We also looked at a day care centre where the children had carved their own path through the short bushes, studded with white flowers, and I was reminded again how a shrub can seem a wilderness when you’re small enough to hide there.
We talked about some of his priorities for children’s natural spaces – plantings that change with the seasons, that flower or fruit or scent the air, opportunities for sand and water together, places that are sustaining on a soul level and offer music, art and places to be with friends. We talked about how children need spaces where they can participate directly with the natural world, through digging and planting, foraging and climbing. Rusty’s playscapes are not galleries for trees, where nature is tamed and only to be looked at.
Rusty is incredibly busy, drawing plans for new playscapes and supporting community build projects, traveling all over to deliver presentations and workshops to spread the word about children, nature and play. He has worked primarily on designs for spaces for younger children, and we discussed what Adventure Playgrounds and the playwork movement might be able to contribute to the children and nature movement, ways in which older children might be included and encouraged to build their own natural places for and through play. It made me realize again how botanically sterile so many Adventure Playgrounds can be, with wooden equipment rising out of wood chip, everything brown except for paint. Some are different, of course, but how many opportunities do children get to explore and develop their own natural spaces, to nurture plants and move piles of earth, to dig in the mud, eat fruit they grew, and peek through a willow hut they wove together?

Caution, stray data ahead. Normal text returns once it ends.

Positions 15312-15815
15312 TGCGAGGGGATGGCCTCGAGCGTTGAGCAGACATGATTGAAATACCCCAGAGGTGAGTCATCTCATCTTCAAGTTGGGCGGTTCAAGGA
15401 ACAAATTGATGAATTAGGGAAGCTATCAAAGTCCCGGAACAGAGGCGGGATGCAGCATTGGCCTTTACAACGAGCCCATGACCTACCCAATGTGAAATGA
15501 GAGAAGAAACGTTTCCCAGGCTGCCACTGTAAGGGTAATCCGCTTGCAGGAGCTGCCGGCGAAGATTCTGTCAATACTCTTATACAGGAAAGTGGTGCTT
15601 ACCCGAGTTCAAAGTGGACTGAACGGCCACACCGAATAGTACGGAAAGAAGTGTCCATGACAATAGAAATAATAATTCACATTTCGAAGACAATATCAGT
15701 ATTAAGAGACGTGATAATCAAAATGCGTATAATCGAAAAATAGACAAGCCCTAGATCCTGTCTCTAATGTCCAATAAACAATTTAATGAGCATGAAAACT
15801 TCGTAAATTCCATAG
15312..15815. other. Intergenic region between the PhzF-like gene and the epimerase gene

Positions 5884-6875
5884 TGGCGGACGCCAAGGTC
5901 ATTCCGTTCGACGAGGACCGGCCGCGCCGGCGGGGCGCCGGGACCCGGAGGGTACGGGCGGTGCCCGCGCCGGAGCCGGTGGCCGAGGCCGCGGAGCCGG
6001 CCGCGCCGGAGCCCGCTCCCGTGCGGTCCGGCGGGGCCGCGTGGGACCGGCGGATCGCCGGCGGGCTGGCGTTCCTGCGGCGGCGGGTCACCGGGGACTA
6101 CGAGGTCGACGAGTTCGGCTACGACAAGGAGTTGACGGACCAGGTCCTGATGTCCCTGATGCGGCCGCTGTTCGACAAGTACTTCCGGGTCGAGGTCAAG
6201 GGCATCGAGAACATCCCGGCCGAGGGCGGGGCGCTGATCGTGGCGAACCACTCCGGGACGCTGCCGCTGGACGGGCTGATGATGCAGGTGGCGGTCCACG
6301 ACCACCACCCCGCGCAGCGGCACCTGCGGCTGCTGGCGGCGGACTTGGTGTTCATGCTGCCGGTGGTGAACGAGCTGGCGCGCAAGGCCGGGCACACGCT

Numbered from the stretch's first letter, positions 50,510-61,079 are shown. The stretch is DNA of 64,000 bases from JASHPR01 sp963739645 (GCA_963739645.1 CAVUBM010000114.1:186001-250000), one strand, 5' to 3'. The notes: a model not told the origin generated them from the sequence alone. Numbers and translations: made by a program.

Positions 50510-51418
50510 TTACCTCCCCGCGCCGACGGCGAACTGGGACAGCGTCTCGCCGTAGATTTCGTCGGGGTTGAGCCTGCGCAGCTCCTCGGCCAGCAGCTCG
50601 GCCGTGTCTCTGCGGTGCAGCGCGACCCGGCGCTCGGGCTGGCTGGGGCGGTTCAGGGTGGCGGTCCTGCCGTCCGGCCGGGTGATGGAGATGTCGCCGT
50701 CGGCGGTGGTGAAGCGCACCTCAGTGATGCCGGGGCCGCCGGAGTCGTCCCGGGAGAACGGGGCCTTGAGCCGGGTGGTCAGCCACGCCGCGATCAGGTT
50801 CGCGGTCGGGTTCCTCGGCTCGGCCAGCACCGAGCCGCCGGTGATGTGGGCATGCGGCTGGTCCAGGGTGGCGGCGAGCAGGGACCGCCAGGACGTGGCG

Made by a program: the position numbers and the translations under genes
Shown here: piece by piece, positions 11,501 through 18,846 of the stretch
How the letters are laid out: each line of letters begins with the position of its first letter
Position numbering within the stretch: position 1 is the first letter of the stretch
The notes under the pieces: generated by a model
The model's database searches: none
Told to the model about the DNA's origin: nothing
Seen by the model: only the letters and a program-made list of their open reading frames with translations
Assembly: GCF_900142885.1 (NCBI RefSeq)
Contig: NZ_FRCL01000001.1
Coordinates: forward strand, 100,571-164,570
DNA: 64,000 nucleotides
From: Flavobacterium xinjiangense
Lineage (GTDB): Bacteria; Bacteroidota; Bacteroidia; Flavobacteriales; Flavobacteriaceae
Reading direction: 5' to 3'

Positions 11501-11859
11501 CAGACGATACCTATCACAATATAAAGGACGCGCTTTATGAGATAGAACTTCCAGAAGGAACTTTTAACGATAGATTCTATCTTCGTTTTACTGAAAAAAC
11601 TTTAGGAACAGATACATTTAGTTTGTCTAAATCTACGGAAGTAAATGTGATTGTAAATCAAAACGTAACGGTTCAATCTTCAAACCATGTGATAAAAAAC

One place where children of all ages are getting the chance to do just that is the Ithaca Children’s Garden, which I took a disproportionate number of pictures of simply because I’d never seen anything like it. I had a look at their events calendar and, while it doesn’t seem as child-directed as one might hope, they do have a range of ways in which children can learn and participate in the farm – and the site itself certainly feels playful.